The concerns about food contamination from Fukushima has also increased awareness of the lingering problems of world wide food contamination from various sources. Fukushima was not the first major radiation release to the environment. Atomic testing in the Pacific contributed to considerable amounts of radioactive contamination of the sea that can still be found in sea life today. Chernobyl contaminated a wide swath of Europe and Russia, this contamination is still routinely found in foods from the region. The US has their own home grown contamination problems. With multiple national nuclear labs, a large fleet of aging nuclear reactors and decades of domestic atomic bomb testing, people in the US have begun to wonder how this has impacted the food supply there.
This doesn’t discount the impact of Fukushima world wide. Fukushima related radiation was found in food as far away as Greece in 2011. Fukushima related radiation has been found in a wide variety of food products between 2011 and 2013. As time goes on it becomes harder to clearly identify contamination as being from Fukushima. The cesium 134 used to identify the contamination has a short half life, so that is becoming harder to find while the longer lived isotopes will still show up.
In Russia in 2012 contaminated blueberries were found in a Moscow market and seized by the government. Also found around the same time were other contaminated products including mushrooms and boar meat. These three items are commonly found to be contaminated around Europe and Russia. Russian authorities advised against buying any food products from the Bryansk region of Russia, Ukraine and Belarus. They also advised against purchasing foods where the origin is not clear. In January China announced they were buying corn from the Ukraine. The possible contamination levels of this corn is not known. It is also not known what food products it might end up in or if those products would be sold for further export. The food supply is truly global.
The Environmental Institute in Berlin did a survey of wild berry jams on the market in 2013. They found a wide array of European jams that contained significantly contaminated berries, including wild blueberries. Earlier in 2013 a testing lab in Japan found a European jam imported there to be considerably contaminated. These European jams found to be contaminated are widely available around the world. Some are common brands in North America and in Asia, showing the wide reach of the food supply. Local contamination doesn’t stay local in a world where food is shipped everywhere. What was most concerning in the review of these jams was how hard it was for the consumer to really know where the ingredients originated from. Only some of the products admitted the source of the berries on the labels at all. Even when the origin of the berries is noted, it is frequently buried on the label while a more marketable country is displayed prominently on the label. At least one contaminated jam had a berry origin in North America.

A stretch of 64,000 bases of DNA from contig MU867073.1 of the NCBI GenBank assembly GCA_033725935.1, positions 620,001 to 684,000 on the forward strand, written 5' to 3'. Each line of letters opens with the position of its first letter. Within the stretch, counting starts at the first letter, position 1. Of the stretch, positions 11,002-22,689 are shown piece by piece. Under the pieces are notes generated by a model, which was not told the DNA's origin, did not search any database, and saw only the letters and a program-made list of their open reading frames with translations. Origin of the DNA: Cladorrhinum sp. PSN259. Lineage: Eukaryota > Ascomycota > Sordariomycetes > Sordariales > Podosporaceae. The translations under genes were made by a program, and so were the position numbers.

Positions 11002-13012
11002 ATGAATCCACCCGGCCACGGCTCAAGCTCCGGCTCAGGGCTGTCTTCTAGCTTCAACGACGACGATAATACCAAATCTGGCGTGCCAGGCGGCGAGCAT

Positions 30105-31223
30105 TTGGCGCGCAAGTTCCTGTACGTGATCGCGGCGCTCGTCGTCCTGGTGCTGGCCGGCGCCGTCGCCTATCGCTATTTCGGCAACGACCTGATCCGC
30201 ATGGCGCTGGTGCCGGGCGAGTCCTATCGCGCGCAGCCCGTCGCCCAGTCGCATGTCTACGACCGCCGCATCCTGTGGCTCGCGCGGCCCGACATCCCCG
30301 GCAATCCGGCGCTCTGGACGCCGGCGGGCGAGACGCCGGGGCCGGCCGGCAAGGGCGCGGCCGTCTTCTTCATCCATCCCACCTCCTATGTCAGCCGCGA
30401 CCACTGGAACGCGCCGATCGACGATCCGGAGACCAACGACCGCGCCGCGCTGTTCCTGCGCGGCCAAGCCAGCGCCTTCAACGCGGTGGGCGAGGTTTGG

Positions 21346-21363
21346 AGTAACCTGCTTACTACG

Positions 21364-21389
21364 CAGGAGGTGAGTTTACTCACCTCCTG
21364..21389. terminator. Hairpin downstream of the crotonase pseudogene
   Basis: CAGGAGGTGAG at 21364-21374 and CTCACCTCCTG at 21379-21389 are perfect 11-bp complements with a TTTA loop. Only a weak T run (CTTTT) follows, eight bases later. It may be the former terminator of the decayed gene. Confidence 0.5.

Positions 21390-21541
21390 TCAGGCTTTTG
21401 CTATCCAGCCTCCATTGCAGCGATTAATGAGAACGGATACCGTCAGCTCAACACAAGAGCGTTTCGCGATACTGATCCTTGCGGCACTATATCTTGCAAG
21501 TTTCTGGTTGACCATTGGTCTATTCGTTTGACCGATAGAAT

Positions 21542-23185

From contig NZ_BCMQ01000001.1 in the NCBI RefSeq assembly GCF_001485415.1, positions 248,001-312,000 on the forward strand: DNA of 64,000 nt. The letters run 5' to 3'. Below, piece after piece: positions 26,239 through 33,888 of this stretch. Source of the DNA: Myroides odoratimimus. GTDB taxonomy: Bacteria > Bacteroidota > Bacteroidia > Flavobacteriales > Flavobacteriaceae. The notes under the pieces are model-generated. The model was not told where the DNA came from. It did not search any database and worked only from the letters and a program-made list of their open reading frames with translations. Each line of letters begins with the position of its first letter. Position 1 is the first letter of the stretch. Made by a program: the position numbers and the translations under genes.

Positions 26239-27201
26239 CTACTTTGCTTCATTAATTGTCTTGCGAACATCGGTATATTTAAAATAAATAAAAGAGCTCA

Some citizen activists have had foods in their area tested for contamination at their own expense. Vancouver Food Radiation Monitoring has been sending in various foods for testing. Some products have shown to be clean, while others as contaminated. We have compiled US and EU radiation testing results as we find them here. There has also been some commercial seafood testing done.
A combination of factors have created confusion and frustration for consumers. The food supply is so worldwide today it is hard to determine where the ingredients came from. There is more than one region of the world where foods are contaminated yet exported or domestically distributed. Most countries set arbitrarily high intervention levels where food would be pulled off the market. These levels are not an assurance of safety and do allow contaminated foods to enter the market, just at levels below the government limit. These limits have frustrated consumers in South Korea, Taiwan and Hong Kong as contaminated foods from Japan make it to their country that skate just below that country’s intervention level. Japan has the lowest radiation intervention level currently, yet children as far away at Tokyo are being found with cesium in their urine.
The general motivation of governments around the world and many food producers it to force consumers to accept radioactive contamination in their food by comparing it to naturally occurring radiation, or by citing the arbitrary government intervention levels claiming that to be a promise of safety. Widespread testing would be expensive for these governments. Admissions that some food regions are producing foods with radioactive contamination would have a negative impact on agriculture sales in that region. This again would ultimately fall back on various governments to deal with the losses. The money saving solution by the involved governments is to try to convince consumers that radioactive contamination in the food supply is somehow ok.
image credit | anh-europe.org
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